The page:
USA Today has said, “When it comes to writing romance, Judith McNaught is in a class by herself.” With over 30 million copies of her books in print -- from historical romances to taut tales of suspense -- McNaught has earned a reputation for infusing the romance genre with a unique blend of thrills and chills.
USA Today has said, "When it comes to writing romance, Judith McNaught is in a class by herself." Interestingly, while McNaught's career as a bestselling author has been thriving for many years, she has led the life of a Renaissance woman, dabbling in the fields of radio, film, and finance before settling into her writer's role. The first female executive producer at a CBS radio station, McNaught also served stints as an assistant director of a film crew, a comptroller of a major trucking company, president of a temporary employment agency, and president of an executive search firm.
McNaught first clicked with the reading public when her book Whitney My Love (considered by many to be the first full-length Regency historical novel) was published as a paperback original in 1985, promptly winning the Romantic Times Award for Best New Historical Novel. As a result of her newfound fame, two previously published romantic tales were reissued with commercial success. By the 1990s, McNaught had switched to contemporary romance, and with 1998's Night Whispers, she segued into romantic suspense, an area she has honed to polished perfection.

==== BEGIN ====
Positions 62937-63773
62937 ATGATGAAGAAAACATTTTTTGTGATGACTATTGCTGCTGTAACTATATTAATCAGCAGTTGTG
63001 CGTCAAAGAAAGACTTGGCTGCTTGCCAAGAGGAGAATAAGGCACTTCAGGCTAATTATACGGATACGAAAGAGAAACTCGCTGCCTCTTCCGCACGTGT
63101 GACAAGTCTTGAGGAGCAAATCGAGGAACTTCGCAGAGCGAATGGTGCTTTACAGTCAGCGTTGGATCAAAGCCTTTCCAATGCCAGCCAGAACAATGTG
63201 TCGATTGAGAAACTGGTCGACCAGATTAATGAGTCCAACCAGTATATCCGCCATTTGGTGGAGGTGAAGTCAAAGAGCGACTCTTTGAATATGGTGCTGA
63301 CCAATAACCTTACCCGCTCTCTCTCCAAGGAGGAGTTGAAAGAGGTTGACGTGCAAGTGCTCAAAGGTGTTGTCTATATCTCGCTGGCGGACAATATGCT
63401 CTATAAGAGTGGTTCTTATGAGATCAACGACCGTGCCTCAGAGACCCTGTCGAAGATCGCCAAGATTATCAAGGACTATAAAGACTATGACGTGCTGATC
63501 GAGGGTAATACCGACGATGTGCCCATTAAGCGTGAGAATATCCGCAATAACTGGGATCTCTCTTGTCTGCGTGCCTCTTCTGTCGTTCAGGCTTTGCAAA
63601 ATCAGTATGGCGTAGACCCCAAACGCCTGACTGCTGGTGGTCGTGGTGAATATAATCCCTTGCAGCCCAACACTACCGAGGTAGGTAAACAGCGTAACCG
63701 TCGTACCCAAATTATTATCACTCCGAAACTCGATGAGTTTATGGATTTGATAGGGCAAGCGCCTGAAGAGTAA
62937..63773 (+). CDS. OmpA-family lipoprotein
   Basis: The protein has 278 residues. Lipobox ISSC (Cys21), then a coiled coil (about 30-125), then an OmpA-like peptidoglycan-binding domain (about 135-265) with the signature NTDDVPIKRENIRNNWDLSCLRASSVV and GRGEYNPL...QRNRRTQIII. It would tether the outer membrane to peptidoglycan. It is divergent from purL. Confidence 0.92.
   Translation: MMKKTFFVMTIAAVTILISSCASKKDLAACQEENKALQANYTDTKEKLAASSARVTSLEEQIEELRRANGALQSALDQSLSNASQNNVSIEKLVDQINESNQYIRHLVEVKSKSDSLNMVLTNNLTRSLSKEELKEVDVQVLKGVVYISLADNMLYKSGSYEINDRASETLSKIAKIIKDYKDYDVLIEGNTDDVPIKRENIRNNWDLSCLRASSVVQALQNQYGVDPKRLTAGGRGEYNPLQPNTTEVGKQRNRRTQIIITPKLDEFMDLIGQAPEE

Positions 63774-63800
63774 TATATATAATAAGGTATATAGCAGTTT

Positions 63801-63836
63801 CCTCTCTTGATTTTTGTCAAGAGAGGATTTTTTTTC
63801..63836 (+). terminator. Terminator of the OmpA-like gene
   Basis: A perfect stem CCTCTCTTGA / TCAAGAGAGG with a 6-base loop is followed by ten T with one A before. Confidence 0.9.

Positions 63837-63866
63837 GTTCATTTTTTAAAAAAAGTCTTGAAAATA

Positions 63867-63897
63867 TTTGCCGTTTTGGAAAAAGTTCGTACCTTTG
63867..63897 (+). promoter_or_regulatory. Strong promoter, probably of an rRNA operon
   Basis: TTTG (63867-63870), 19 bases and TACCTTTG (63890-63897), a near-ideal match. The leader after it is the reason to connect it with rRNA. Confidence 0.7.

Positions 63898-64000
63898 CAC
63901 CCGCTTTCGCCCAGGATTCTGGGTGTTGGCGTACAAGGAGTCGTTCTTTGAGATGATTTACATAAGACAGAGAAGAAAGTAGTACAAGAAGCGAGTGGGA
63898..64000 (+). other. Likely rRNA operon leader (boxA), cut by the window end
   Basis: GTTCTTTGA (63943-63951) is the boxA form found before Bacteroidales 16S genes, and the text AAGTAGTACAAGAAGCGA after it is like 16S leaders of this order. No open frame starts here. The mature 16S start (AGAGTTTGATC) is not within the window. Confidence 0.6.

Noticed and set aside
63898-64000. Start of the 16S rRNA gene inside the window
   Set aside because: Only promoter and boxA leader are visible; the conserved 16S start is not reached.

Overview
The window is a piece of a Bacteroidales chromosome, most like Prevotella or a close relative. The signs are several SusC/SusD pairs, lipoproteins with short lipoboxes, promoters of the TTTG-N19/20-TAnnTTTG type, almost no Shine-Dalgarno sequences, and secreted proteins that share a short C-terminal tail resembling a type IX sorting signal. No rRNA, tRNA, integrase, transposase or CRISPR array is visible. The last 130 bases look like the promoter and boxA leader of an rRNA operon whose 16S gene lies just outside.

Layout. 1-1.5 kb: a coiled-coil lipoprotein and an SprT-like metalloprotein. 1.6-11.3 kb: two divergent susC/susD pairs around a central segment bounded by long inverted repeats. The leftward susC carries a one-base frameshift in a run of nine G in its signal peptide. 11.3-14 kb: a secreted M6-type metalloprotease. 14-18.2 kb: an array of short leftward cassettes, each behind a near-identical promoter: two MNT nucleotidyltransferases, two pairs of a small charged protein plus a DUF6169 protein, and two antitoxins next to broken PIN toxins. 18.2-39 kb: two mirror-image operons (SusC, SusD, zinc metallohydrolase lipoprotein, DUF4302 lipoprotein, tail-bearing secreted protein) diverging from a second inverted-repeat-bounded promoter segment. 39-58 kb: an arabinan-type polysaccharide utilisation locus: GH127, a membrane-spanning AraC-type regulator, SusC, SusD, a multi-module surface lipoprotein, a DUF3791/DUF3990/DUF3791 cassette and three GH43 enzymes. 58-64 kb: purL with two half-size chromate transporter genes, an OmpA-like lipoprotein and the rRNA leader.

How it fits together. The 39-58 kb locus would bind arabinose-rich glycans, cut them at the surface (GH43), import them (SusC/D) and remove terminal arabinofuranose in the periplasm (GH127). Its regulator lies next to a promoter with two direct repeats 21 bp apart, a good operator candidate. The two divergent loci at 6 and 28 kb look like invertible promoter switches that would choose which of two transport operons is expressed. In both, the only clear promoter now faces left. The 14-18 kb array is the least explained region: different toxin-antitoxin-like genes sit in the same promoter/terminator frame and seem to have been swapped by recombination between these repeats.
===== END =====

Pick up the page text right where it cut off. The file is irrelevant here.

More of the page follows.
A spectacular storyteller with legions of loyal fans, McNaught proves her chops with each successive book. Honors and awards have followed in a steady stream. In addition to the Affaire de Coeur Golden Pen Certificate, she has received a Romantic Times Career Achievement Award honoring her entire body of work. Hers was the first romance novel ever chosen as a main selection by the Book-of-the-Month Club; and her titles consistently turn up on The New York Times bestseller list.
In between books, McNaught devotes herself to several charities and is active in the promotion of women's literacy.